administered to all children. Standardized administration and scoring
procedures were followed.

Vocabulary
Expressive One-Word Picture Vocabulary Test (EOWPVT)

Commun Disord Deaf Stud Hearing Aids


ISSN:2375-4427 JCDSHA, an open access journal

The EOWPVT employed a picture naming task to elicit nouns,


verbs, and adjectives. Specifically, examiners presented children with
colored line drawings that depicted an action, object, category, or
concept. Children were asked to label each drawing. Prescribed cuing
methods were used for elicitation if children responded to the wrong
part of an illustration or if they provided a response at the wrong level
of abstraction. Standardized administration and scoring procedures
were followed [25].
Receptive One-Word Picture Vocabulary Test (ROWPVT)
The ROWPVT used a multiple choice, picture pointing task to
assess receptive vocabulary. To administer, examiners stated a word
and children were required to point to one of four illustrations that
corresponded to the stimulus word. Standardized administration and
scoring procedures were followed [26].

Auditory short-term memory


Woodcock-Johnson Psychoeducational Battery, Revised (WJ-R)
The Memory for Sentences subtest required an examinee to repeat a
sentence that was spoken by an examiner. According to standardized
procedures, verbatim responses were awarded two points, responses
involving only one error were awarded one point, and responses
involving more than one error were awarded zero points. Articulation
errors were not penalized and testing was discontinued after four
consecutive zero point responses, all in accord with standard
administration procedures. Stimuli ranged from 1 to 24 morphemes in
length with a MLU of 6.8 [27].

Procedures
The speech measures (i.e., articulation measures) and cognitive
measures (i.e., measures of auditory memory, nonverbal ability, and
vocabulary) were administered by separate assessment teams. The
assessment team who administered the articulation measures was
composed entirely of speech-language pathology students, including
one undergraduate student, two post baccalaureate students, and eight
graduate students. All speech-language pathology students had already
completed course work and labs in phonetics and speech sound
disorders. These examiners attended a 3-day training workshop led by
the second and third authors.
The assessment team who administered the cognitive measures was
composed of highly experienced research staff. All of these examiners
had undergraduate or graduate degrees. Many were retired teachers.
One was a retired pediatrician, and one was a retired developmental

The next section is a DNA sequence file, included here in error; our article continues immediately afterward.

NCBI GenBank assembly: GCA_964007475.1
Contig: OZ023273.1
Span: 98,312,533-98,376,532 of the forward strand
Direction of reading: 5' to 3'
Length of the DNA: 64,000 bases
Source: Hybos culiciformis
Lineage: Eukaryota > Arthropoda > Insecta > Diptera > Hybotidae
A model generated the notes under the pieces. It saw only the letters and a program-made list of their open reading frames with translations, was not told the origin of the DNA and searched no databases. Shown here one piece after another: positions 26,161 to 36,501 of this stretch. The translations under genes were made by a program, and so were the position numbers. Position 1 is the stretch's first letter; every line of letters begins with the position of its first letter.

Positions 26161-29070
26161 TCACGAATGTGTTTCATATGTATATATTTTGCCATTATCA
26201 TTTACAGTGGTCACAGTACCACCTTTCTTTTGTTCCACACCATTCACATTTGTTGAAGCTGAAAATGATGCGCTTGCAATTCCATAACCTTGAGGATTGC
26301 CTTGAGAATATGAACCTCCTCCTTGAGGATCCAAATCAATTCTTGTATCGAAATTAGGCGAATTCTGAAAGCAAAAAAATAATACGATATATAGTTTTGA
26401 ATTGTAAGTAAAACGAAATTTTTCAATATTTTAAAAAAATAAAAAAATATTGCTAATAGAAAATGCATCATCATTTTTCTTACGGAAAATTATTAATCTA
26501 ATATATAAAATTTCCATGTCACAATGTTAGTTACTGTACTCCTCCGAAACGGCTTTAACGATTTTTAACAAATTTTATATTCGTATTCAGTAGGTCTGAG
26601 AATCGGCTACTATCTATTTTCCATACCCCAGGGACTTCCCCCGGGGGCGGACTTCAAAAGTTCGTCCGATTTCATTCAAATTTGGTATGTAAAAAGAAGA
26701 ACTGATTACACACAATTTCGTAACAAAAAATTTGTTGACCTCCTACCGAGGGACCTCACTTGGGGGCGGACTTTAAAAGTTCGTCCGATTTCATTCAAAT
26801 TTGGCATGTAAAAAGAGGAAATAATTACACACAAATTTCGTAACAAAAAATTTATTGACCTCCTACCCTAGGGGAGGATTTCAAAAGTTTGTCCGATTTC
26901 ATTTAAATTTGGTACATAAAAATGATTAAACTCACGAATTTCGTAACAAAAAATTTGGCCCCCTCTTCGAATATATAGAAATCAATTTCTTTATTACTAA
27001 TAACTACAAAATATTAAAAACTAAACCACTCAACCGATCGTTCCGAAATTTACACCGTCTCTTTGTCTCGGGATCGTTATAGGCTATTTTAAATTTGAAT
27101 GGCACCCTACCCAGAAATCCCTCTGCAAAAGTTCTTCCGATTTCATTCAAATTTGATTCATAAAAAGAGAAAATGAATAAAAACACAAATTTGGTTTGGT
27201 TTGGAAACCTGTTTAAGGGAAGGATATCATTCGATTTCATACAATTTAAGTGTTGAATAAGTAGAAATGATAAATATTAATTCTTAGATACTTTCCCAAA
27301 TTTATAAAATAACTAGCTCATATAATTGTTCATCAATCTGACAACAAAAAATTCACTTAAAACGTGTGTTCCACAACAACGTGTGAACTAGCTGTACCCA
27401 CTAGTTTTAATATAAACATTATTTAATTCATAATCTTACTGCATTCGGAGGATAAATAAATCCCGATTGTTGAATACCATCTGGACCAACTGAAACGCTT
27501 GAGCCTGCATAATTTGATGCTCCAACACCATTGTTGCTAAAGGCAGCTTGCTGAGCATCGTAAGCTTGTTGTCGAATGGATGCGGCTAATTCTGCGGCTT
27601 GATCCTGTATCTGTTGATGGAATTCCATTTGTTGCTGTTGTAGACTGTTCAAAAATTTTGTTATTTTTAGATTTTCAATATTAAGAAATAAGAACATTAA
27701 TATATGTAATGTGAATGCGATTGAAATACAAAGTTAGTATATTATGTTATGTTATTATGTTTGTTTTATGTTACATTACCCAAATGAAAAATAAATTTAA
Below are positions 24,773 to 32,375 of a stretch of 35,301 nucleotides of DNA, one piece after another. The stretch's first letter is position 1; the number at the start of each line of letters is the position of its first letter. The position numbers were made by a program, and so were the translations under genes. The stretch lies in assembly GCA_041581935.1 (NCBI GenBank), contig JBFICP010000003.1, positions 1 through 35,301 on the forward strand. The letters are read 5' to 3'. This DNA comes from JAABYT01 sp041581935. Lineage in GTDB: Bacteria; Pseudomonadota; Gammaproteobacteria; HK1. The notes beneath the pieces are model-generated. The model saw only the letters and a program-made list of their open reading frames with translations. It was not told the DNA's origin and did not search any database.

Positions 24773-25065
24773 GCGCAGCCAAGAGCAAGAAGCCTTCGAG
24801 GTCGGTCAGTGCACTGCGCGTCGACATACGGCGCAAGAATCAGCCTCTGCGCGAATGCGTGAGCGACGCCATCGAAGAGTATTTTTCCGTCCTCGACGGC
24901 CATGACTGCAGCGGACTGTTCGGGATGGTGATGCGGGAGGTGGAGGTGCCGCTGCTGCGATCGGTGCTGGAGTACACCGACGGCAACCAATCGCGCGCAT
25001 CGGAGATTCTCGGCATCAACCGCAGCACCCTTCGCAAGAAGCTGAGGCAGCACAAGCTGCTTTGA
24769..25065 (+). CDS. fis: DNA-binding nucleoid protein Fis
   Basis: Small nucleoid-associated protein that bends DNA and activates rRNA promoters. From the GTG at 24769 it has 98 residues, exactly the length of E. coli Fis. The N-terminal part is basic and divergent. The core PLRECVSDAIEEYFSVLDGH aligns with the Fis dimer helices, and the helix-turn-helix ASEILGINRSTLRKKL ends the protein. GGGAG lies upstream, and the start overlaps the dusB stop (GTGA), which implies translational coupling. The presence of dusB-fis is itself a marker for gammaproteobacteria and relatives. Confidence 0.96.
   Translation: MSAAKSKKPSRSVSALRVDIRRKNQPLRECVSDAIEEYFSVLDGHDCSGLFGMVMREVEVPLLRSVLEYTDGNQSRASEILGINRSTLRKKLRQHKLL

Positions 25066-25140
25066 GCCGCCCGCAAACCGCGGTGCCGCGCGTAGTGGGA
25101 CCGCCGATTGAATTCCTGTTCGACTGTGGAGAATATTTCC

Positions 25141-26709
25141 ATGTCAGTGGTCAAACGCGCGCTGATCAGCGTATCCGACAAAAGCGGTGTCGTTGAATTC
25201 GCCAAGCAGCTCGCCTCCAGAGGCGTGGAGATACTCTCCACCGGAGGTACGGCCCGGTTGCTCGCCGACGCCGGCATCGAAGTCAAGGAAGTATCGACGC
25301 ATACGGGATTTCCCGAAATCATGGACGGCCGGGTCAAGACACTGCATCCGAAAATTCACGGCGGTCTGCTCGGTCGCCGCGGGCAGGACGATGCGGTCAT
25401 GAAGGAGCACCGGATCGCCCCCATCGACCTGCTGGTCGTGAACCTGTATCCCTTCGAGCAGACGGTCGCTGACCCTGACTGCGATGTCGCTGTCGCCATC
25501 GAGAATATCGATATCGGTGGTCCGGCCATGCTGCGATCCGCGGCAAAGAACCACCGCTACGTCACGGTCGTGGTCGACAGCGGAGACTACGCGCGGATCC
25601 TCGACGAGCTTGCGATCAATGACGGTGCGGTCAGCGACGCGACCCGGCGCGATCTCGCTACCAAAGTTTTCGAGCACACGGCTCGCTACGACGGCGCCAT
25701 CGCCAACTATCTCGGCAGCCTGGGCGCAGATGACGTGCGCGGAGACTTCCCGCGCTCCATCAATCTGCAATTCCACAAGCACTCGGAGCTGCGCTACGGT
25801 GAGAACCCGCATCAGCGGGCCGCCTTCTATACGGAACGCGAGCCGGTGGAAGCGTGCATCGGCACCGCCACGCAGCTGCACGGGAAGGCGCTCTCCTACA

psychologist. Examiners who administered the cognitive battery
attended a 4-day training workshop led by the first author.
The two assessment teams responsible for testing during Wave 1, in
late fall, were also responsible for testing during Wave 2, in mid
spring. To ensure procedural reliability, all examiners attended
refresher training sessions in preparation for Wave 2, and all
examiners were required to demonstrate competence on all measures
in their battery prior to both assessment waves. This was accomplished
through individual test-outs with the first author.
Children were tested individually at their preschools. Testing took
place in locations that school administrators designated for testing.
Testing was typically conducted in 20 to 60 minute sessions. The
length of the testing sessions was determined on a per child basis
depending on his or her attention span and desire to continue.
Children were given general verbal praise (e.g., Good job, Nice

Volume 2 Issue 4 1000120

Citation:

Anthony JL, Dunkelberger M, Aghara RG (2014) Development and Validation of a Brief Assessment of Preschoolers Articulation.
Commun Disord Deaf Stud Hearing Aids 2: 120. doi:10.4172/2375-4427.1000120

Page 6 of 9
working, Im having fun with you), physical praise (e.g., high fives),
and tangible reinforcements (e.g., stickers) for participating in the
testing.

Results
Preanalysis data inspection
Descriptive statistics indicate that the sample performed similarly
on the two articulation measures at both assessment waves (Table 2).
Specifically, sample means were 11.1 errors and 11.4 errors at Wave 1
M

SD

Skew

on the HSRTA and GRTA-2 respectively and 7.3 errors and 8.6 errors
at Wave 2 respectively. The two articulation measures also